Despite Prime Minister Benjamin Netanyahu's appointment of a committee on Sunday to examine a controversial bill calling for resumption in allowances to full-time yeshiva students, the bill's cost has already been included in the state budget for the next two years.
Finance Minister Yuval Steinitz included a sum of NIS 111 million intended for yeshiva students' stipends in the state budget which was approved by the Knesset on Monday.
The move drew harsh criticism from the opposition party Kadima, who said Netanyahu has "broken a new record for cynicism, chutzpah and disrespect toward the Israeli public."
"On Sunday he announces he's establishing a committee, and on Monday he is pushing the yeshiva student stipends into the state budget. This is a shameful standard of deception and a despicable low in governmental norms."
Labor MK Eitan Cabel also slammed Netanyahu, saying that "the Israeli government is stealing from Israeli citizens and is lying to them shamelessly." Cabel called on his party members to oppose the state budget.
The Prime Minster's office issued a statement responding to the reports saying, "the government is acting in line with the High Court's ruling to solve by law the stipends for the yeshiva students. Meanwhile," the statement added, "the government is working to encourage professional incorporation of yeshiva students into the work force. By the end of the year, before the budget is approved in second and third readings, the government will determine a legal agreement for the distribution of financial support, in line with the High Court's ruling."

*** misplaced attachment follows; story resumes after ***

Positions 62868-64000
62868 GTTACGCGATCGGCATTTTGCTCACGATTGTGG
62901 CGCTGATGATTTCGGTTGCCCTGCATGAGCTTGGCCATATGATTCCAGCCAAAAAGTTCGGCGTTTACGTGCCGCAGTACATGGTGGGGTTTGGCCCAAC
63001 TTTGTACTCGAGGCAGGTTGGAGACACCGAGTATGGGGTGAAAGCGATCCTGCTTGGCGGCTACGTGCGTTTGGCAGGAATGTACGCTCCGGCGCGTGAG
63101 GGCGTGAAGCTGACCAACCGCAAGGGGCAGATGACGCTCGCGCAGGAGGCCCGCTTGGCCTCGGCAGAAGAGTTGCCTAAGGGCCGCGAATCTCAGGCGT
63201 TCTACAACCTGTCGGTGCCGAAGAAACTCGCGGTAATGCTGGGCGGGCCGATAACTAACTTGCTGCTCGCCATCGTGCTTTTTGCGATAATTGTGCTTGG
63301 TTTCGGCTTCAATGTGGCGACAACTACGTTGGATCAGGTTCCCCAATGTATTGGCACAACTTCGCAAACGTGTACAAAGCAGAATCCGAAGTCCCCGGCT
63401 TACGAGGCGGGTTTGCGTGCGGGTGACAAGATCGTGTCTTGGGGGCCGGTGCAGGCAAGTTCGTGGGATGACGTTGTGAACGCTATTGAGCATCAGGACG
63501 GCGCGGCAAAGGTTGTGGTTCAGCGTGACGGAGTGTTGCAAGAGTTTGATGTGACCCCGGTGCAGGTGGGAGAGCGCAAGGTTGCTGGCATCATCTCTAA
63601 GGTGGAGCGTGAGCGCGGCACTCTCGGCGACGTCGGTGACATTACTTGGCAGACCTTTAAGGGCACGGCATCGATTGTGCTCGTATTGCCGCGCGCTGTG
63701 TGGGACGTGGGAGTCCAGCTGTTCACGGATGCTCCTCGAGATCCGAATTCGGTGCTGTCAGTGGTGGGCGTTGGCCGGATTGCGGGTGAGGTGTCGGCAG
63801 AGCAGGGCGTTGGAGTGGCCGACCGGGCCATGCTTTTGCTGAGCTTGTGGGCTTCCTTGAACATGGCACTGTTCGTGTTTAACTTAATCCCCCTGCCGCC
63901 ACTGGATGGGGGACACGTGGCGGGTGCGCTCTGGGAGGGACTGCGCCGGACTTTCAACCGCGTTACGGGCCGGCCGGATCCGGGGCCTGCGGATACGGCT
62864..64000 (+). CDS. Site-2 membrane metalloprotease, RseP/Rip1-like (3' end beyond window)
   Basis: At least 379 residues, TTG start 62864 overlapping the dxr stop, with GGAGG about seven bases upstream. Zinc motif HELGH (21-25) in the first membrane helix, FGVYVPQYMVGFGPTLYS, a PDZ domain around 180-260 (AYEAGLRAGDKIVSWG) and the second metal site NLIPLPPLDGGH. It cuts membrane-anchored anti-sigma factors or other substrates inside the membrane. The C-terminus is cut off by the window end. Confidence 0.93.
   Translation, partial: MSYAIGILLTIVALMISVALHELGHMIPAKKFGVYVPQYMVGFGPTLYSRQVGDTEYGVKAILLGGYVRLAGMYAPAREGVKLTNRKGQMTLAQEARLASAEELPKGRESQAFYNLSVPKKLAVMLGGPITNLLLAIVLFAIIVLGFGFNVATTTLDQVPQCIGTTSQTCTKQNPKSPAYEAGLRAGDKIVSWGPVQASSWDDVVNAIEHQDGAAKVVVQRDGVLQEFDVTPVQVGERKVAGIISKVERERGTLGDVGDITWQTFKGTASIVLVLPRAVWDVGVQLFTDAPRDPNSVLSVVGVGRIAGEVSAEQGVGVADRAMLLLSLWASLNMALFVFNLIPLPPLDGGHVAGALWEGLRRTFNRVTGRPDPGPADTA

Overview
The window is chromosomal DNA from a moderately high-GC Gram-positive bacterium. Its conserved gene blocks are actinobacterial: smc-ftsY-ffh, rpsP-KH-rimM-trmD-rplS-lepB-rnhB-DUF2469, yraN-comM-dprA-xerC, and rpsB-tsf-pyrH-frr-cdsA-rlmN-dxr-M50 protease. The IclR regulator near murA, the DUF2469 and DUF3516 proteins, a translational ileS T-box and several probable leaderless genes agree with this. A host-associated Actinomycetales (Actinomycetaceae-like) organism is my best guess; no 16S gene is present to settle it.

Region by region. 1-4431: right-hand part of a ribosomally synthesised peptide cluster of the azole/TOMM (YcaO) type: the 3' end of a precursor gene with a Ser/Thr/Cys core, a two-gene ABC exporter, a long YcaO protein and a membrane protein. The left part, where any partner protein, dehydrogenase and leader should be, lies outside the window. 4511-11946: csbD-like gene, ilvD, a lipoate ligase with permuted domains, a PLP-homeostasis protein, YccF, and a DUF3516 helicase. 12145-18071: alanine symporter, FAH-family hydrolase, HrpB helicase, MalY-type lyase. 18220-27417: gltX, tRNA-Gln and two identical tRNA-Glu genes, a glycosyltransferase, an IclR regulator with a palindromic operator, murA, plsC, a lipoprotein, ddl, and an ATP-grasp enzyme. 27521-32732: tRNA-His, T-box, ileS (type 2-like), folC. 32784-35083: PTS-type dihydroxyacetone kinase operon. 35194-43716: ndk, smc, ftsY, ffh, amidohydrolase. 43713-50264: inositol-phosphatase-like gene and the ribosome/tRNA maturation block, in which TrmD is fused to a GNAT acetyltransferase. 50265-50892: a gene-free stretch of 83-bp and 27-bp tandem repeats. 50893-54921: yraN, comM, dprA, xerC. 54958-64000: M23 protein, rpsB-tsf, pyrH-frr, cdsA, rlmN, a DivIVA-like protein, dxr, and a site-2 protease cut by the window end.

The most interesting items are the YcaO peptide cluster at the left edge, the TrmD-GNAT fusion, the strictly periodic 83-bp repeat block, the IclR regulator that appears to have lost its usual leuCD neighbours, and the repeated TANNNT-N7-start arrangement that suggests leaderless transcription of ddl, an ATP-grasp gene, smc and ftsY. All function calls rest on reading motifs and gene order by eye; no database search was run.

"In case the procedure does not end by the time the budget is raised for approval, the budget designated to yeshiva students will be transferred to the state budget's general reserve," the statement added.
The yeshiva student stipends bill was introduced this week by the chairman of the Knesset Finance Committee, MK Moshe Gafni (United Torah Judaism), but drew fierce criticism from ministers and members of the opposition alike, after which Netanyahu suspended the Knesset vote by several weeks.
A prime ministerial committee examining the bill is expected to recommend that students who want to join the workforce be allowed stipends during a transition period in which they study Torah and work.
The committee, which was appointed by Netanyahu on Sunday, is also expected to recommend that the NIS 1,100 monthly allotments be gradually reduced as the yeshiva students join the workforce and stop altogether if they work full-time.
Netanyahu also asked the panel to expand a controversial bill that would require the state to pay married yeshiva students a monthly allowance totaling at least NIS 150 million a year, despite a recent High Court of Justice ruling banning allocations that discriminate between yeshiva students and college students.
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